What you can do to help 'STOP' weather misinformation

NOW: What you can do to help ’STOP’ weather misinformation

It's important to have a trusted source of weather forecasts and ABC57's Meteorologist, Dave Caulfield, is working on the acronym of "STOP" on how not to fall victim to weather misinformation.

Often when you see these weather maps on social media, there are bright colors or huge numbers, but do you really know what you’re looking at?

Usually, it’s one particular model showing a scenario very far in the future that won't happen.

Looking at not just the what, but the why, and the impacts of the weather heading your way is what sets meteorologists apart from the rest of the crowd.

Meteorologists like Matt Rudkin, our partners at the National Weather Service, and my colleagues at ABC57 News are all on the same team, fighting weather misinformation.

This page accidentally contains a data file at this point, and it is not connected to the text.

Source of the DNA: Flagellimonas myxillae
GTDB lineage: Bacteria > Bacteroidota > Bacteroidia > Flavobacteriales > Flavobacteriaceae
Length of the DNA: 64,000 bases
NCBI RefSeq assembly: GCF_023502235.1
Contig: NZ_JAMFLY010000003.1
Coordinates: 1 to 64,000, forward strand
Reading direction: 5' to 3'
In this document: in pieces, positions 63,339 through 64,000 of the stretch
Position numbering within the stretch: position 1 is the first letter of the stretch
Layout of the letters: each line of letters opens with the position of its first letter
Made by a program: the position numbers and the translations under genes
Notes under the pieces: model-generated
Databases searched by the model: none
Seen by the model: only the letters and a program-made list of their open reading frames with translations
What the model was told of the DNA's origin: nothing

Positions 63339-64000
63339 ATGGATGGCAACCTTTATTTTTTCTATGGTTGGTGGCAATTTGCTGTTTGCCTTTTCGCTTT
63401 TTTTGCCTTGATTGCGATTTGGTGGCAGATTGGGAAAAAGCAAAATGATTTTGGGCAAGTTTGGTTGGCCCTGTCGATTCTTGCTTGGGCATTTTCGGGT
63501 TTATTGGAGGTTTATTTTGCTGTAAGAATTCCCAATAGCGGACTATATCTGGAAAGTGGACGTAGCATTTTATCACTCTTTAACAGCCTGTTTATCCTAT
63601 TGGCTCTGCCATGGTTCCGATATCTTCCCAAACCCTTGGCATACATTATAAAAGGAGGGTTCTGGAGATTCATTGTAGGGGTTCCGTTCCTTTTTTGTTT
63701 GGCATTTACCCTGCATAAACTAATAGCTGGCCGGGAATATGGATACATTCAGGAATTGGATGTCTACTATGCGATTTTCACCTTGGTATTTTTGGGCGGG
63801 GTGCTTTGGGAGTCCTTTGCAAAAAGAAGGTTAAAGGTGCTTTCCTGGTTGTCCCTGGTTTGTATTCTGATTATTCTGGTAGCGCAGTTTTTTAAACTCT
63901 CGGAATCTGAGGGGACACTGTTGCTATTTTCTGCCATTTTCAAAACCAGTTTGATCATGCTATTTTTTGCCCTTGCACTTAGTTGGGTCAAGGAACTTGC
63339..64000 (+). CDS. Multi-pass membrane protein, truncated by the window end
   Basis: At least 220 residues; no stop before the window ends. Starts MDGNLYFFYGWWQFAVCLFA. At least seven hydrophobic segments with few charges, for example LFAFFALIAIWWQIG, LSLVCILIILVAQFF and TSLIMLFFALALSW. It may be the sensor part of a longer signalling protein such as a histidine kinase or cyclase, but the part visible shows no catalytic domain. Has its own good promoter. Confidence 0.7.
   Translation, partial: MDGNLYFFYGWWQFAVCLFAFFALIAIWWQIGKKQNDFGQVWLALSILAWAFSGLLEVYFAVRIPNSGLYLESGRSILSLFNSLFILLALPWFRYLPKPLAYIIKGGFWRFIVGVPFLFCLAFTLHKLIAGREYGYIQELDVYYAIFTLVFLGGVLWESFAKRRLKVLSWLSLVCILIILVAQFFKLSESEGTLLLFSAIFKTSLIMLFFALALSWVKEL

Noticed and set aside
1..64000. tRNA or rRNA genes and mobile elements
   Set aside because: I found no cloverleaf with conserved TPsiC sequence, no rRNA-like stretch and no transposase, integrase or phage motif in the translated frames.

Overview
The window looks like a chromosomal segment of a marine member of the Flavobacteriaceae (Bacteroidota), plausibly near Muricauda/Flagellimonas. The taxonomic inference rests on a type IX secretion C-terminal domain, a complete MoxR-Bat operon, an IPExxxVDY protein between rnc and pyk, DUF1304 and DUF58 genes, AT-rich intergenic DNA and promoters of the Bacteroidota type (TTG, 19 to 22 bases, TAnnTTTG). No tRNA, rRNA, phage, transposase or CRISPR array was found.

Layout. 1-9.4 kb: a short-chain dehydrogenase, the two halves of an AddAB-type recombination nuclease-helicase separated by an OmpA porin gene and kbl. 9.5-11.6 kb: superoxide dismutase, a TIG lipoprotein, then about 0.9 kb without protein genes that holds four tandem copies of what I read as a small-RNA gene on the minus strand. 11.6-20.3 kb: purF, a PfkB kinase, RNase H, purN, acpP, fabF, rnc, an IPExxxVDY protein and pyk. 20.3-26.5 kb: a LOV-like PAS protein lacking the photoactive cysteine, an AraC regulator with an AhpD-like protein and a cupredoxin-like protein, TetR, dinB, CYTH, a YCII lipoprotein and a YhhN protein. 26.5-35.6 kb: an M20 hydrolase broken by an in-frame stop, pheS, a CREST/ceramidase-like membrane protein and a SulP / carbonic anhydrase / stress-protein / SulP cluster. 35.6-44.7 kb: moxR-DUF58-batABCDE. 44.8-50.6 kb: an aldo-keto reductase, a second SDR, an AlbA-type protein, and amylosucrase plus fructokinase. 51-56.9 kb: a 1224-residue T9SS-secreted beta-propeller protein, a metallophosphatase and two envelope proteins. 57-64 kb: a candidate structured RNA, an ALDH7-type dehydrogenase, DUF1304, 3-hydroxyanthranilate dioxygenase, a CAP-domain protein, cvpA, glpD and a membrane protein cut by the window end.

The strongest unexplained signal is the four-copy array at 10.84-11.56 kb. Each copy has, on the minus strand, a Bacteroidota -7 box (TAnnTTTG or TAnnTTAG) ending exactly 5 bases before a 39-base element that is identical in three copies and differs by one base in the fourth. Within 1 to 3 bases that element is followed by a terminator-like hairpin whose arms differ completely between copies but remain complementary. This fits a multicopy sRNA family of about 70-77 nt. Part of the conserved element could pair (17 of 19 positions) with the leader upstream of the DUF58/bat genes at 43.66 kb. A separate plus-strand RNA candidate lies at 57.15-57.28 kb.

Meteorologist, Matt Rudkin, elaborated on what further differentiates experts, "The difference between someone who posts that for likes and clicks and shares and to create anxiety, and an actual meteorologist is, we interpret things using our experience of the past to derive a forecast."

The full acronym goes as follows.

S - SOURCE: Having a trusted source of information that you know is reliable is crucial.

T - TIMING: Timing is everything, so ask yourself, "When is this forecast for?", "How long does this map or forecast cover?", and "When is the snow or cold going to arrive?", when you see a post on social media. 

O - OVERDONE: As in, "Is this forecast overdone?" or "Does it seem too good to be true?". If you’re asking yourself these questions, it’s best to see if another trusted source is saying something similar. 

P - PURPOSE: What is the purpose of this post or update? If the answer is to inform or make you aware, then great. But, if it’s to scare you or to garner likes and shares, then it’s probably not worth your time. 

If you keep these things in mind, you can “STOP” the weather misinformation.

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